funds), meaning net asset value per share. It is common for a mutual fund to compute
    its assets daily by totaling the market value of all securities owned. All liabilities are
    deducted, and the balance is divided by the number of shares outstanding. The
    resulting figure is the net asset value per share.

net change: The change in the price of a security from one period to another.

net return: The total return after taxes, fees, commissions, duties, and inflation earned
    by the investment over a period of expectation.

new issue: A stock or bond sold for a corporation for the first time. Proceeds may be
   issued to retire outstanding securities of the company, for new plant or equipment, for
   additional working capital, or to go to a selling shareholder.

non-cancelable: Policies or contracts that may not be canceled (during a specified term)
   by the issuer or insurer, but the term non-can usually is not applied to disability or
   health policies unless they are also guaranteed renewable.

nonqualified retirement plan: A retirement plan that is not regulated by a government
   agency such as the Internal Revenue Service or the Department of Labor, for
   example. These plans, normally sold by commission insurance agents, are frequently
   inefficient because of high commissions. They purport to have the following
   benefits: (1) privacy, (2) no maximum contributions, (3) no tax on gains due to the
   insurance policies’ tax-deferred status, (4) no tax on withdrawals because of loan
   provisions, and (5) possible estate tax benefits. Beware of nonqualified retirement
   plans suggested by commission advisors or fee and commission advisors.

normal retirement age: The point at which a participant attains retirement age under a
   retirement plan. Usually it is age 65; however, it may be a different age (as set forth
   in the plan) and may also require a stated period of plan participation. Full vesting is
   required when a participant attains normal retirement age.

odd lot: An amount of stock less than the established 1.000-, 100-, or 10-share units of
   trading stocks or certain investments. Often the price is higher for odd lots.

no-load fund: A mutual fund that charges no sales fee to buy and sell. No-load funds are
   usually the best to buy because there are no commission or professional management
   expenses. Beware the mutual fund associations and regulators have allowed funds to
   be called no-load while charging 12b-1 marketing expenses. Also, brokers will call
   funds no-load even when they have significant commission and marketing expenses.
   See also load, front-end load, back-end load. classes of shares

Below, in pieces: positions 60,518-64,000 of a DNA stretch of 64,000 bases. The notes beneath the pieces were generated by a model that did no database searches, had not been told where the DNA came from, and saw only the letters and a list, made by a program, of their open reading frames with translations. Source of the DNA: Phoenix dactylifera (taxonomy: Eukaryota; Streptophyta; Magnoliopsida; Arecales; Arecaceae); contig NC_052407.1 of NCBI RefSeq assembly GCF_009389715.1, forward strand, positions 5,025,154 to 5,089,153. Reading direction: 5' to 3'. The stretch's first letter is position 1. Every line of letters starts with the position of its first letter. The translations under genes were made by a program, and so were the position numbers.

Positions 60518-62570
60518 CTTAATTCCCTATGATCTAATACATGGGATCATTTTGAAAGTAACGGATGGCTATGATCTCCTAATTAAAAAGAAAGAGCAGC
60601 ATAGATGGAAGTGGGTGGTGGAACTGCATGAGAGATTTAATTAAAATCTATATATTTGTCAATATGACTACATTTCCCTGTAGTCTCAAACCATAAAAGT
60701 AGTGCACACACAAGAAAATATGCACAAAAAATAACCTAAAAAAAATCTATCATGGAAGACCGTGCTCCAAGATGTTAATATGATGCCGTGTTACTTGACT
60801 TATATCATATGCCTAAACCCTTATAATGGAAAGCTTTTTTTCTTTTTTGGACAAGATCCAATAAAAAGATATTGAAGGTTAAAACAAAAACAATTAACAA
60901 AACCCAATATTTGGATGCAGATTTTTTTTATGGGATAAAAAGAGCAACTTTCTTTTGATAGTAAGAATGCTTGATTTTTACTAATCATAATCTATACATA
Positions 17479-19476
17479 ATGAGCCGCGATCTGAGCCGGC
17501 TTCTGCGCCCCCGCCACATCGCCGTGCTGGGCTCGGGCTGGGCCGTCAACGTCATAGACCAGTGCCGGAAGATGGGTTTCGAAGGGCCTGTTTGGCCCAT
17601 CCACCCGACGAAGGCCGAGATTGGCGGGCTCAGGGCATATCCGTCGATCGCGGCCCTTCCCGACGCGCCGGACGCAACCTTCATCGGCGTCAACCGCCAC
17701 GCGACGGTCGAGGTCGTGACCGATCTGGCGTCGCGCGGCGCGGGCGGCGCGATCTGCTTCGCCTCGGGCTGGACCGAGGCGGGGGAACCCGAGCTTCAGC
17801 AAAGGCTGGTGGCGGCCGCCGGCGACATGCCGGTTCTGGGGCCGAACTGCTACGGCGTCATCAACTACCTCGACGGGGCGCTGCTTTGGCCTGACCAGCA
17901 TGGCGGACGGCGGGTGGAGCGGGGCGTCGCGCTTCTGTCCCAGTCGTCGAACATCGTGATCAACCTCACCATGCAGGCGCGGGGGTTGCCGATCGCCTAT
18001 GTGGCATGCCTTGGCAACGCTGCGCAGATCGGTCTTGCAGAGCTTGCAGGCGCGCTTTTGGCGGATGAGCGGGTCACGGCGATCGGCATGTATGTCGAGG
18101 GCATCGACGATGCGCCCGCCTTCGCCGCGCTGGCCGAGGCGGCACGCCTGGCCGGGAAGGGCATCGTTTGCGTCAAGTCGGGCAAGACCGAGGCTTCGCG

open-end investment company: By definition under the 1940 Act, a highly regulated
   investment company (mutual funds) that has outstanding redeemable shares. Also
   generally applied to those investment companies such as mutual funds that
   continuously offer new shares to the public and stand ready at any time to redeem
   their outstanding shares.

open-end mutual fund: A mutual fund that allows investors to buy shares directly from
   the mutual fund company and stands ready to redeem shares whenever shareholders
   are ready to sell. Open-end funds may issue new shares any time there is a demand
   for more shares from investors. Shareholders buy and sell shares at the fund’s net
   asset value (plus a possible sales fee), in contrast to a closed-end mutual fund, which
   trades like stock on a stock exchange. Rather than selling at net asset value, closed-
   end funds share trade at whatever price the market is willing to pay.

option: A right to buy or sell specific securities or properties at a specified price within a
   specified time.

ordinary life insurance: A life insurance product also known as straight life, permanent
   life, or whole life. Premiums are computed to be paid for life. Usually the last tool to
   consider in estate planning or insurance planning.
overbought: An opinion as to volume and its relationship to price levels. May refer to a
   security that has had a sharp rise or to the market as a whole after a period of vigorous
   buying that, at least in the short term, has left prices too high. Used as a signal to sell.

oversold: The reverse of overbought. A single security or a market that has declined to
   an unreasonable level. Used as a signal to buy.

over-the-counter (OTC): A market for investments made up of securities dealers who
   may or may not be members of a security exchange. Over-the-counter is mainly a
   market made electronically and over the telephone. Thousands of companies have
   insufficient shares outstanding, stockholders, or earnings to warrant application for
   listing on a major exchange. Securities of these companies are traded in the over-the-